What will come of the Mavericks in the wake of Sports Illustrated’s damning call-out of the organization’s culture of harassment within its business operations? Marc Stein, the New York Times’ Dallas-based NBA beat writer, dedicated the top half of his weekly newsletter to exploring what the team’s punishment may be. Short answer: He doesn’t expect the league to take any draft picks away (notable for the tanking franchise), and a Donald Sterling-esque ban for Mark Cuban seems completely out of the question. Here’s Stein:
Although there have been calls for the Mavericks to be docked draft picks, or even suggestions that Cuban could meet a fate similar to that of the barred former Los Angeles Clippers owner Donald Sterling, I don’t foresee sanctions at those extreme levels, provided that the investigation doesn’t unearth misdeeds more egregious than what has been revealed.
The Minnesota Timberwolves were stripped of five first-round draft picks and fined $3.5 million by Stern in October 2000 in the wake of a secret contract agreement they had struck with the former No. 1 overall draft pick Joe Smith in 1999. The penalty was that steep because the Wolves were guilty of an on-court crime intended to directly impact team performance. The current allegations against the Mavericks, revolting as they are, nonetheless concern nonbasketball matters. It could be argued that taking draft picks away from the Mavericks punishes their fans as much as the franchise.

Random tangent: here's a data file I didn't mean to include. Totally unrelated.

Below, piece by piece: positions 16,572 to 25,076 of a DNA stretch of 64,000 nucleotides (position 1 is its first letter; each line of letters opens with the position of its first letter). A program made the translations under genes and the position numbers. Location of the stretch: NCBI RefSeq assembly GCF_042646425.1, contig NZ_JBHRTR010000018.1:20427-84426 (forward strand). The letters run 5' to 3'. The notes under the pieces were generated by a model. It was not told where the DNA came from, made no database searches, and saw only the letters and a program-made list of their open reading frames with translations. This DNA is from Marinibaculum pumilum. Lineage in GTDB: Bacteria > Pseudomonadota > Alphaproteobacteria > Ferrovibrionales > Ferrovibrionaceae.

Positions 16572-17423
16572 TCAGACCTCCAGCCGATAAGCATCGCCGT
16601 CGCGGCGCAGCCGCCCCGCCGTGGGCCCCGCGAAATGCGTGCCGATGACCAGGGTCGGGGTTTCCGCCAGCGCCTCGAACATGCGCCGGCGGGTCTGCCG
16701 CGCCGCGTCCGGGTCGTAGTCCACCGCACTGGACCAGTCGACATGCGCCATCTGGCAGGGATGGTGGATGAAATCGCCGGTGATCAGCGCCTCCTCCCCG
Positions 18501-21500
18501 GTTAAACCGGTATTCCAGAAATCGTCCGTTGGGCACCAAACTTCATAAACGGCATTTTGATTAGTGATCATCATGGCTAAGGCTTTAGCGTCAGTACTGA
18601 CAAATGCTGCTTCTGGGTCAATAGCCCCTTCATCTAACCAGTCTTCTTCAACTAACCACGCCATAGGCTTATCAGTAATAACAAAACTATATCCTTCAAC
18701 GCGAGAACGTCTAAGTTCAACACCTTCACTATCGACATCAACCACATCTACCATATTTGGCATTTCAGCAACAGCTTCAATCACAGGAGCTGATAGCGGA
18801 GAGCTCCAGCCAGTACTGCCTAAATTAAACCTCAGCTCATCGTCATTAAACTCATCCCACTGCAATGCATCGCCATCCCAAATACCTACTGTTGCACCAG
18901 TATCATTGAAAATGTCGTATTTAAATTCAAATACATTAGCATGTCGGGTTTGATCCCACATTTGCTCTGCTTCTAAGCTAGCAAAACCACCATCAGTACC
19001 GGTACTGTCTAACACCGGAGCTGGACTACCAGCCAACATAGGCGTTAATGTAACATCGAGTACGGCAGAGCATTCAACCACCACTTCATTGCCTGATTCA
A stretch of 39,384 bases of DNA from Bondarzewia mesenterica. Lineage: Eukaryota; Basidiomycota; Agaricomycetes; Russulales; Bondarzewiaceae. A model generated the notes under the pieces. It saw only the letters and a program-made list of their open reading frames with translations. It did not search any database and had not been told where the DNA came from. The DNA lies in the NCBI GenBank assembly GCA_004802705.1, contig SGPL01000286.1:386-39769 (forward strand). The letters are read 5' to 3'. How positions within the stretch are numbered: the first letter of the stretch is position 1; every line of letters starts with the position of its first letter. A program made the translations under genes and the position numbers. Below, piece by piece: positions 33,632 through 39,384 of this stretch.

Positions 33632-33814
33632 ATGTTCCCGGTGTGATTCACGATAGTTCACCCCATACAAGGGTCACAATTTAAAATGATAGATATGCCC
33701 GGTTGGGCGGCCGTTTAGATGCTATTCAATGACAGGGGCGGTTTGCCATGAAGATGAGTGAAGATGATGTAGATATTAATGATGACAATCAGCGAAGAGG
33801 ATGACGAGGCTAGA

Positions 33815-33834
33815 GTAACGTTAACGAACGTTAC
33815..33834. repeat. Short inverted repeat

Comparisons to Sterling’s outcome, meanwhile, are an utter reach at this point. Sterling was barred for life in April 2014 not only after he was recorded making racist comments but because of a pattern of behavior that had troubled the league office for decades. There have been no direct accusations of misconduct to date against Cuban. And there would presumably be zero support from fellow owners to try to force Cuban to exit the league unless he was directly involved in misconduct on a scale akin to the recent allegations against the former Carolina Panthers owner Jerry Richardson, which prompted Richardson to announce in December that he’d be putting the Panthers up for sale.
Stein was at The Dallas Morning News when Cuban bought the team from Ross Perot Jr. He even wrote a piece about the team’s president, Terdema Ussery, being investigated for harassment allegations in 1998. Stein shows some vulnerability here:
“I frankly have some regrets of my own when it comes to this whole situation. In 1998, with The Morning News, I wrote the first news story on a Mavericks investigation into sexual misconduct allegations against Ussery, who joined the Mavericks in 1997 with a strong endorsement from then-N.B.A. commissioner David Stern. Ussery survived the investigation, landed a three-year contract extension in 1999 from Cuban’s predecessor, Perot, and went on to work under Cuban for 15 more years — and I never revisited my original article. I could have pressed Cuban harder on why he allowed Ussery to stay. The Mavericks’ business operations, throughout the Cuban era, have been housed in a building away from the basketball operations’ home at the American Airlines Center, but I have spent the past week bashing myself for this failure.”
I can’t find a link to the full newsletter (if you can, throw it in the comments and I’ll put it up here), but you can support our hometown national basketball writer by subscribing to it. And while we’re on the topic of the Mavs, and discussing and sort of lamenting hometown sports coverage, it’s time for news outlets to stop giving a pedestal to the men at the center of this scandal.